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Page:Popular Science Monthly Volume 19.djvu/380

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A still more remarkable instance is afforded by a beautiful South European grass, Stipa pennata (Fig. 21), the structure of which has been described by Vaucher, and more recently, as well as more completely, by Frank Darwin. The actual seed is small, with a sharp point, and stiff, short hairs pointing backward. The posterior end of the seed is produced into a fine twisted corkscrew-like rod, which is followed by a plain cylindrical portion, attached at an angle to the corkscrew, and ending in a long and beautiful feather, the whole being more than a foot in length. The long feather, no doubt, facilitates the dispersion of the seeds by wind; eventually, however, they sink to the ground, which they tend to reach; the seeds being the heaviest portion, point downward. So the seed remains as long as it is dry, but if a shower comes on, or when the dew falls, the spiral unwinds, and if, as is most probable, the surrounding herbage or any other obstacle prevents the feathers from rising, the seed itself is forced down and so driven by degrees into the ground.

I have already mentioned several cases in which plants produce two kinds of seeds, or at least of pods, the one being adapted to burying itself in the ground. Heterocarpism, if I may term it so, or the power of producing two kinds of reproductive bodies, is not confinedPSM V19 D380 Seeds of corydalis heterocarpa.jpgFig. 22.—Seeds of Corydalis heterocarpa. to these species. There is, for instance, a North African species of corydalis (C. heterocarpa of Durieu) which produces two kinds of seed (Fig. 22), one somewhat flattened, short, and broad, with rounded angles; the other elongated, hooked, and shaped like a shepherd's crook with a thickened staff. In this case the hook in the latter form perhaps serves for dispersion.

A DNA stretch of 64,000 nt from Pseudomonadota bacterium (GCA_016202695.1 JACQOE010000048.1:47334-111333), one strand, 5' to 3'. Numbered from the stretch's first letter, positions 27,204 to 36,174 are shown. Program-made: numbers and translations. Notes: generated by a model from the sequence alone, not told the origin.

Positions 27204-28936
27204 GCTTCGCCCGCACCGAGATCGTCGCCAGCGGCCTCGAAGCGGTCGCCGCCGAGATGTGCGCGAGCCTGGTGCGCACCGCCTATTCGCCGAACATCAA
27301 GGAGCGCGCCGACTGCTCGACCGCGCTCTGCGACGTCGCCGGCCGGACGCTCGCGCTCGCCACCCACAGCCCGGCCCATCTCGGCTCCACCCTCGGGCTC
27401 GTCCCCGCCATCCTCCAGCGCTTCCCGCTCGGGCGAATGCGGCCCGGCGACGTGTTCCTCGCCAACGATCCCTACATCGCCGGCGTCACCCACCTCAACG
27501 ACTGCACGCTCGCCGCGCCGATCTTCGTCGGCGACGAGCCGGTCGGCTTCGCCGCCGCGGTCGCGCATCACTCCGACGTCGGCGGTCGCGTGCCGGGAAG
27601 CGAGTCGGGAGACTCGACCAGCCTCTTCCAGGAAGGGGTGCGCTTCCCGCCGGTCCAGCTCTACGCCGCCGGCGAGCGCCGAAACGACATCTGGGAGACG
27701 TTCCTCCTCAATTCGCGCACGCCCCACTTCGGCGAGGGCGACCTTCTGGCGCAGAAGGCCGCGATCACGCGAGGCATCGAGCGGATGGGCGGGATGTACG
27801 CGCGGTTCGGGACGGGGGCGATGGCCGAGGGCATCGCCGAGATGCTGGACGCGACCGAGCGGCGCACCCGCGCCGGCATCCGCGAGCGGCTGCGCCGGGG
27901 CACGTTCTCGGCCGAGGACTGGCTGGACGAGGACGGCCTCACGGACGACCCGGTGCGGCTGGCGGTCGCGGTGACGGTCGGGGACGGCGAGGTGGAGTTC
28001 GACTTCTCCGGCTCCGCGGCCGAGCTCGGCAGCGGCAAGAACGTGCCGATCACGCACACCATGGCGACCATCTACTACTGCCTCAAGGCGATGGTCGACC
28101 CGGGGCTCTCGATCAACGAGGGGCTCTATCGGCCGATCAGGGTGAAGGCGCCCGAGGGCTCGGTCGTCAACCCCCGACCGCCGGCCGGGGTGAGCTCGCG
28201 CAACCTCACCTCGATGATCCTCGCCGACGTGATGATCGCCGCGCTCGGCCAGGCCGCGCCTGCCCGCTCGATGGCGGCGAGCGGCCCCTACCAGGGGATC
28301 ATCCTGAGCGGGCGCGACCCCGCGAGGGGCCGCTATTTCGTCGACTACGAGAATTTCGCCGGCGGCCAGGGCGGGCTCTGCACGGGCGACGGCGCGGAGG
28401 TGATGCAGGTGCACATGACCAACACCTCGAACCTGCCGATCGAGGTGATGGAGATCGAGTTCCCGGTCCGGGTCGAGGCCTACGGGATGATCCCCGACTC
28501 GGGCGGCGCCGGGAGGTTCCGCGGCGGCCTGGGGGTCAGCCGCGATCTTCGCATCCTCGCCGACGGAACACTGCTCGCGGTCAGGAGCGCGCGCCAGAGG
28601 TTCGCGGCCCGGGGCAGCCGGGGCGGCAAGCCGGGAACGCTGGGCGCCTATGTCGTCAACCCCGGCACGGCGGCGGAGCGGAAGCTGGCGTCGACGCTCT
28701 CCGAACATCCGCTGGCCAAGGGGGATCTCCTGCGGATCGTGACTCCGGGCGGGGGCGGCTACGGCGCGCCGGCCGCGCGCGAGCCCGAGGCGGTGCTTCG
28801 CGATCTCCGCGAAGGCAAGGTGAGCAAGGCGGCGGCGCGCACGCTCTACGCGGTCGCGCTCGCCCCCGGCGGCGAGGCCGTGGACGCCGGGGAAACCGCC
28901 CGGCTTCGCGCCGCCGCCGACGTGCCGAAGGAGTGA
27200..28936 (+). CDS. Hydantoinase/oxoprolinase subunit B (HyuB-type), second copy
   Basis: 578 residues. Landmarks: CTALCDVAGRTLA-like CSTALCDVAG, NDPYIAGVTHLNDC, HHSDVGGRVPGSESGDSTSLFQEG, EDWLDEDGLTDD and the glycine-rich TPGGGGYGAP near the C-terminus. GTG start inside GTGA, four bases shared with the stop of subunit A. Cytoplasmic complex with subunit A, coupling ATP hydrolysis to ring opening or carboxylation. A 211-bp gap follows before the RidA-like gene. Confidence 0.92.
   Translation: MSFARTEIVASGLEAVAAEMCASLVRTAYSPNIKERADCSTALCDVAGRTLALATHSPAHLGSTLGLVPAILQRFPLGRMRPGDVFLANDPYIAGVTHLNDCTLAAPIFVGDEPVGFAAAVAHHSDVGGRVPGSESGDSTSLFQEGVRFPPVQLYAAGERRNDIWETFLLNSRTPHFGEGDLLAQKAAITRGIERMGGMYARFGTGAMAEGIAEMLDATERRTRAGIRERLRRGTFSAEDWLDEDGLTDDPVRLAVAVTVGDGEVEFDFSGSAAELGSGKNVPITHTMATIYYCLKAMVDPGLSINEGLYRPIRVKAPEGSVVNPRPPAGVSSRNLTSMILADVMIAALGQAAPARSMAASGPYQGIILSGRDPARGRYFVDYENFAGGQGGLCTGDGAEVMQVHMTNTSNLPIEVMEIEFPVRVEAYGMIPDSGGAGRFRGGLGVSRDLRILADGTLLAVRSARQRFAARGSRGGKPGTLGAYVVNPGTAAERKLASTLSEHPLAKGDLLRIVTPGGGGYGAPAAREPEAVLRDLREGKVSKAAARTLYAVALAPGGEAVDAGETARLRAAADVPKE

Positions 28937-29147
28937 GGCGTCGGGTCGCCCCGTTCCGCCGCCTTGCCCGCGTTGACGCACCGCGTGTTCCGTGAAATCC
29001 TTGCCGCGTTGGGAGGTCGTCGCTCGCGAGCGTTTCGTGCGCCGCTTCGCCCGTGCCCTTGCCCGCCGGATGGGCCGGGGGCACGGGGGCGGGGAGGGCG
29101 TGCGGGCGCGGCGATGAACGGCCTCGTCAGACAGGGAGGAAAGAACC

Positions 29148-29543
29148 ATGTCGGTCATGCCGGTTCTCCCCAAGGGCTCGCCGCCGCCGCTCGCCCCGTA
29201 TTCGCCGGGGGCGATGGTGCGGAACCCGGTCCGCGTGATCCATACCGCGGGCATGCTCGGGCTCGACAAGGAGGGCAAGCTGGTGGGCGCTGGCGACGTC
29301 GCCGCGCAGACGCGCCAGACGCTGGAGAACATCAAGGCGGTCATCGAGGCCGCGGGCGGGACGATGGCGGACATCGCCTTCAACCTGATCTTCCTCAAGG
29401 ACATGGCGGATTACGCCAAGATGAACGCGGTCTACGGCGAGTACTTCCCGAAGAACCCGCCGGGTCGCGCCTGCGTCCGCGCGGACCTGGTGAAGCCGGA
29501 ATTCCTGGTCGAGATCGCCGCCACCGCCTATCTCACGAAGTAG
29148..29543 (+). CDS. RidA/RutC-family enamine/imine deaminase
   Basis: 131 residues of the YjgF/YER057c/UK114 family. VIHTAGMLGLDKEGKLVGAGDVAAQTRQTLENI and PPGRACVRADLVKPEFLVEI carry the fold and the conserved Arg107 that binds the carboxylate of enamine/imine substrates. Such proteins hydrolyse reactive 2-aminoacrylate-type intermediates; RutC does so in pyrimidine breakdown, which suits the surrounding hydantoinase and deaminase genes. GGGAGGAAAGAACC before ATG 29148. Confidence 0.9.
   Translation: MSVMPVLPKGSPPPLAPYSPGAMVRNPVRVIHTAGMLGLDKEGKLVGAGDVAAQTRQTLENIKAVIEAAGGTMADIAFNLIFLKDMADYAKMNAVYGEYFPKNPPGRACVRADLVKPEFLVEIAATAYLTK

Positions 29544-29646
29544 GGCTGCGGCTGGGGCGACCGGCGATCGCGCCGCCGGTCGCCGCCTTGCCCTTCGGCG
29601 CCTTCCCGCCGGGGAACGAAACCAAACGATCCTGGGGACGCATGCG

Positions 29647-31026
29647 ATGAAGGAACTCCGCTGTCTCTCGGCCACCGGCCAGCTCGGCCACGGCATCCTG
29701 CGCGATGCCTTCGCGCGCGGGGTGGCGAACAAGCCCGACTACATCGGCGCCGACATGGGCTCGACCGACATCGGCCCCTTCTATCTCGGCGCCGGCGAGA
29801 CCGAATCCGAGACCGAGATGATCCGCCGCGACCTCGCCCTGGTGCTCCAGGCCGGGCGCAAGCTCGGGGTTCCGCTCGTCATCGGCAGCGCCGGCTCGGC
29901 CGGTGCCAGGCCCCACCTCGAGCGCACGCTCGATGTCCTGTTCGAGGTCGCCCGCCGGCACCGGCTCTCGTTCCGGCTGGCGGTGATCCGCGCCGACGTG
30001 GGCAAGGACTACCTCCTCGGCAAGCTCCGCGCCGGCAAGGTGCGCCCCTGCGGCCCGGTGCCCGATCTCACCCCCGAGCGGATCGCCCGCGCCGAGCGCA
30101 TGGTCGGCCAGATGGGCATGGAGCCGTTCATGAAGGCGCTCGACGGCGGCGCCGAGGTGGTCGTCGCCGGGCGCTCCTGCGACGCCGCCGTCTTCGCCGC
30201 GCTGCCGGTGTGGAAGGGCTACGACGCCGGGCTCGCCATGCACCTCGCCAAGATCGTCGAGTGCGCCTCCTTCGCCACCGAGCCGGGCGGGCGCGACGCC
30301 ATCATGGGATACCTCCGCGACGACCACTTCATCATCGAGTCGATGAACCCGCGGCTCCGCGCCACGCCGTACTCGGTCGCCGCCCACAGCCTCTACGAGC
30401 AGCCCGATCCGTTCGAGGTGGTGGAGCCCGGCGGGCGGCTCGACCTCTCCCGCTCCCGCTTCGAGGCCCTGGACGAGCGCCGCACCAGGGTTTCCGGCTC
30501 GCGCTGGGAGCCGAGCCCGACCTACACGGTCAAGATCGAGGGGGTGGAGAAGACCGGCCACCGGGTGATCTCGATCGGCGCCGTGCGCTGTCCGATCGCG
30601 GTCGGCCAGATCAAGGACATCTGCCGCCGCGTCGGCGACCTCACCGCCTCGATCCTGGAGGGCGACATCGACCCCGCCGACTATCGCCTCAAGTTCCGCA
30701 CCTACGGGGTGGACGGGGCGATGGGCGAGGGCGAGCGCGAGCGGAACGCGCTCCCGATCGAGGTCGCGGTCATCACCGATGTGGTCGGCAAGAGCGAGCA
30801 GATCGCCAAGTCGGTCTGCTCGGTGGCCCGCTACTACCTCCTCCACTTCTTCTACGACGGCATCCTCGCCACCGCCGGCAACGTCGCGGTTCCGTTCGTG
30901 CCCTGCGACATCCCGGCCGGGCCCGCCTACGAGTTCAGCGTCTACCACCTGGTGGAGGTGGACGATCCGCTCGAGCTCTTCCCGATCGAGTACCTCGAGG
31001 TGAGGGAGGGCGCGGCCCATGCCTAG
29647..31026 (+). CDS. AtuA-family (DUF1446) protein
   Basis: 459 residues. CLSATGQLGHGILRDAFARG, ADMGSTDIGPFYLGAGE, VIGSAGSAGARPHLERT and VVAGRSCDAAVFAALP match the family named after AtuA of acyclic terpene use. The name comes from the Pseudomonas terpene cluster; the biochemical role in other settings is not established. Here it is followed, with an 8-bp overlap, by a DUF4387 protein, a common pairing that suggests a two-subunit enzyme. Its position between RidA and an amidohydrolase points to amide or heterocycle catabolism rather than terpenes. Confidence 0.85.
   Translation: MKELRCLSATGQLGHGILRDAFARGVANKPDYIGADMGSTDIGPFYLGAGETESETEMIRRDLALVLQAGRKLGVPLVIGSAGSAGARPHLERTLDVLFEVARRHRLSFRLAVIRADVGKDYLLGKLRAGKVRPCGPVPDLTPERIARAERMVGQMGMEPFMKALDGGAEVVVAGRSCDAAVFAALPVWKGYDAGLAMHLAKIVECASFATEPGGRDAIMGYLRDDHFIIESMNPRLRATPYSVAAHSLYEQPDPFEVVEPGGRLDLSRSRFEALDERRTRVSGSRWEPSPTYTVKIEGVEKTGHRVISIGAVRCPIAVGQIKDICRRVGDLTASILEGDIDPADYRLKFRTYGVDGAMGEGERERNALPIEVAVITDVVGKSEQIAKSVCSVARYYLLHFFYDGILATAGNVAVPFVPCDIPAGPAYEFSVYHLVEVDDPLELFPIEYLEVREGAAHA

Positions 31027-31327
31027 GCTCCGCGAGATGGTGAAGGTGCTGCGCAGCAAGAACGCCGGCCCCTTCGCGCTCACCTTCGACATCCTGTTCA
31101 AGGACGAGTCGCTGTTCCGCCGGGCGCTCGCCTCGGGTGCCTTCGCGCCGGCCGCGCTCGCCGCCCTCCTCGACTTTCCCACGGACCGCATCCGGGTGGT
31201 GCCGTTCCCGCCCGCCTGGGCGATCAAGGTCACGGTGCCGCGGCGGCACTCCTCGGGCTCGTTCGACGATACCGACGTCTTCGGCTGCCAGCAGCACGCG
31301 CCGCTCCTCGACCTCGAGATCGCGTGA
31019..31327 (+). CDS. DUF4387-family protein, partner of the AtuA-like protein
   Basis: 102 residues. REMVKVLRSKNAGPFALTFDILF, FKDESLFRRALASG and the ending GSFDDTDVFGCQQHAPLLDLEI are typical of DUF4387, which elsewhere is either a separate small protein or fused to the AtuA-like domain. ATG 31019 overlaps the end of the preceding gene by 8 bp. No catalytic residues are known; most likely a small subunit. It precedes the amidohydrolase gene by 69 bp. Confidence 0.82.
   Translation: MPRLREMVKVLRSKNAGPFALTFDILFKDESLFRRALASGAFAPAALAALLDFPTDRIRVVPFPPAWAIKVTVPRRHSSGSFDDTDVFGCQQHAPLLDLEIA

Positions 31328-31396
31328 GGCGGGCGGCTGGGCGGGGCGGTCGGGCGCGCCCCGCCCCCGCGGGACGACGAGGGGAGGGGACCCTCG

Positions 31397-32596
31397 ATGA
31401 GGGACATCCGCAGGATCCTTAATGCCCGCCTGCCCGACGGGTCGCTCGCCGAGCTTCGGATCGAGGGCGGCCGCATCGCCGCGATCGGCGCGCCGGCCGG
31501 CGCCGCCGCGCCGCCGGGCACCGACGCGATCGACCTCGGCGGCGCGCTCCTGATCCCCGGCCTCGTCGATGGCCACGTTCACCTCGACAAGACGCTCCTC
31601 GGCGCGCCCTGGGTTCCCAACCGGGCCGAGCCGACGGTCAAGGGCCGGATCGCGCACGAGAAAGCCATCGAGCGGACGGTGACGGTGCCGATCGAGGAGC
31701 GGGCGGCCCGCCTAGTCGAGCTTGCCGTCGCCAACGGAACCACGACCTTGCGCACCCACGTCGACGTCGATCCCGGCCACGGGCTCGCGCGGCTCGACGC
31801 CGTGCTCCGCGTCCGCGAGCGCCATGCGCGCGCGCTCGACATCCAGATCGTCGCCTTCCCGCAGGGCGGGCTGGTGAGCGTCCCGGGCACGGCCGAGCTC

Our common Thrincia hirta (Fig. 13, b) also possesses, besides the fruits with the well-known feathery crown, others which are destitute of such a provision, and which probably, therefore, are intended to take root at home. Mr. Drummond, in the volume of "Hooker's Journal of Botany" for 1842, has described a species of Alisimaceæ which has two sorts of seed-vessels; the one produced from large, floating flowers, the other at the end of short, submerged stalks. He does not, however, describe either the seeds or seed-vessels in detail.

Before concluding, I will say a few words as to the very curious forms presented by certain seeds and fruits. The pods of Lotus, for instance, quaintly resemble a bird's foot, even to the toes; whence the specific name of one species, Ornithopodioides; those of Hippocrepisremind one of a horseshoe; those of Trapa bicornis have an absurd resemblance to the skeleton of a bull's head. These likenesses appear to be accidental, but there are some which probably are of use to the